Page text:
By Sarah Roussel-Lewis
An essential litigation law tool for the digital age litigant, this comprehensive guide offers an understanding of key terms and processes, from initial planning and preparation through to the data gathering, production, and post-collection stages. With contributions by industry experts, it gives insider insight and practical tips on adoption of strategies, effective communication and collaboration, legislative requirements, and engagement of third-party experts to ensure efficiency, best practices, and successful risk-management.
This is the second edition of Private Law, Social Life: An Introduction. This edition introduces an alternative to the core set of philosophical assumptions underlying private law doctrine. That alternative is a more community based, or “relationships based” focus, rather than the conventional individualistic set of assumptions. In each chapter, additional examples and other text is introduced to raise in the reader skepticism about dominant interpretations of private law doctrine, and critical positions in response. Professors Logan Atkinson and Neil Sargent investigate the role that private law plays in the organization of social life.
As stated in the introduction to this new publication, “legal issues always follow innovation” and this is particularly true where technology is concerned. Social Media and Internet Law – Forms and Precedents covers a wide range of important, and sometimes controversial, domestic and international IP and IT issues that relate to social media and the Internet, providing insight, commentary and valuable precedents to help practitioners get a handle on the topics and questions that most affect their clients.
Solicitor-Client Privilege is the only Canadian textbook of its kind to explain key aspects of lawyer-client confidentiality. With a Foreword written by former Supreme Court of Canada justice Ian Binnie, this distinctly Canadian law textbook analyzes the exceptions to privilege, conditions where privilege is unclear, and situations of competing interests that might bring into question the application of privilege.
When this business law book was initially published in 2005, it was the first resource of its kind written for legal, business and finance professionals who service clients in the start-up and growth company sector. It remains unique today. Author Bryce Tingle is singularly qualified to write this book, with his extensive experience in this area of the law. Nowhere else will you find such a comprehensive guide to steering your way through the often complicated and challenging issues that confront start-up and growth companies in Canada.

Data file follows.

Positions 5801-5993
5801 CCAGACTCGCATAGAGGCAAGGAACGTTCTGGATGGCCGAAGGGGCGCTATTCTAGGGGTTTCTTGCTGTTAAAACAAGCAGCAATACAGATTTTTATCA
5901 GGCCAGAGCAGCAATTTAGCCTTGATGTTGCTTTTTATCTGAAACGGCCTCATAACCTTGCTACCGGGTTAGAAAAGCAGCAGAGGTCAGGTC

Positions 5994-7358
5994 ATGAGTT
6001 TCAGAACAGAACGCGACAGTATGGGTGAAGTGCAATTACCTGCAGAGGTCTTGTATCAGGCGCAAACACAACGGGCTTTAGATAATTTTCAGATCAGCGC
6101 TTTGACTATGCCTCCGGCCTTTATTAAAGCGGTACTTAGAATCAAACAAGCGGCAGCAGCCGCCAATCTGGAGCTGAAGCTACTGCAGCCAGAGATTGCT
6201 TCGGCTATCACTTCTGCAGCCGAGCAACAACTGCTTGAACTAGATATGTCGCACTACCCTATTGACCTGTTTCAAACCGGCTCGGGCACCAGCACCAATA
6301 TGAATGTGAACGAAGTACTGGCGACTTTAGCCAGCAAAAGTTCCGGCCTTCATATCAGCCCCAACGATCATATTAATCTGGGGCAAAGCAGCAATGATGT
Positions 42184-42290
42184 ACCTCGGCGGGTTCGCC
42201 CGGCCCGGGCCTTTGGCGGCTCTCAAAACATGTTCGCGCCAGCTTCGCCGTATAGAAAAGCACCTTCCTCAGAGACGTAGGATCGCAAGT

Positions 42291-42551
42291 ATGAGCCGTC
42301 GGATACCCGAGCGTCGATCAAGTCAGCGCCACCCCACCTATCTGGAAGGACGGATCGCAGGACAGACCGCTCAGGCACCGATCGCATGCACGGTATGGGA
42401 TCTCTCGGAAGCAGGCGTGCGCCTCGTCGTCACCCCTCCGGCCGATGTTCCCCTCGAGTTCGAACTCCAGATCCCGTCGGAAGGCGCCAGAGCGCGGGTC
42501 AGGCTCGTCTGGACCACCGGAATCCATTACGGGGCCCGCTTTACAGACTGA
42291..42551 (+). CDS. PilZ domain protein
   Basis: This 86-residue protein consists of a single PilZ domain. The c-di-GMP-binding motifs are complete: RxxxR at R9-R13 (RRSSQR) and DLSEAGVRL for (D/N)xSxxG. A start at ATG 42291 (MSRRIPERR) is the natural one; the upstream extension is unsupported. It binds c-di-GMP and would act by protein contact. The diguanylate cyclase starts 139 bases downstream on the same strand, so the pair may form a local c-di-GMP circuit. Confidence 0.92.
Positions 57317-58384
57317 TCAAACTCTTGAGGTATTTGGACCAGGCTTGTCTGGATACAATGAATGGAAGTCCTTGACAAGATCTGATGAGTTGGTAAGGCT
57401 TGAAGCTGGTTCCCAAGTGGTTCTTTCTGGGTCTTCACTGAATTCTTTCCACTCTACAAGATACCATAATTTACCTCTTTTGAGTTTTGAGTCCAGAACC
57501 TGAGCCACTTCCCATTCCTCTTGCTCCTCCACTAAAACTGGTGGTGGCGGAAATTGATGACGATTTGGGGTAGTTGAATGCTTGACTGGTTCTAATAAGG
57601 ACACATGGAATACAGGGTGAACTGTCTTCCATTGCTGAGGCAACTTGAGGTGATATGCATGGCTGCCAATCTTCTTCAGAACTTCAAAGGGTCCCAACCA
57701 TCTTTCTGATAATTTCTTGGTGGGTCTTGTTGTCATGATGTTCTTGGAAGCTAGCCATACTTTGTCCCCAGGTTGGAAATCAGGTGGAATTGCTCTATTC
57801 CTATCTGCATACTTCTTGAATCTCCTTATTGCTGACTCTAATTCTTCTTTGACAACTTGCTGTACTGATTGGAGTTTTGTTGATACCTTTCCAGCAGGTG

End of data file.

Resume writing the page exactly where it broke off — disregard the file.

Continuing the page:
Unlike other textbooks on trust law, this book provides an easy, approachable way of learning about the complex principles of trust law. Organized in a logical and incremental fashion so as to not overwhelm readers with exhaustive detail; rather, it gives readers a complete picture of the principles of trust law, enabling them to have an intuitive grasp of key concepts and doctrines. Written for law students and practitioners alike, the book takes an otherwise difficult and complex subject, and makes it accessible and easy to understand. This book is recommended reading for any law student learning about trusts, as well as for any lawyer who handles trust law as part of his or her practice.
It has been 10 years since Bill C-45 was passed into law, a Criminal Code amendment that created the indictable offence of occupational health and safety (OHS) negligence. Norm Keith, a partner in a leading Canadian national law firm and a renowned, international expert on OHS issues, wrote the first in-depth analysis of Bill C-45, and its implications for workplace health and safety practices, in the book’s 2004 second edition. In this third edition, the author reviews 10 years of all the cases that have been prosecuted under this legislation, including the seminal case of R. v. Metron Construction Corporation, involving the prosecution and conviction of an employer for the deaths of four workers in the 2009 Christmas Eve scaffold collapse in Toronto.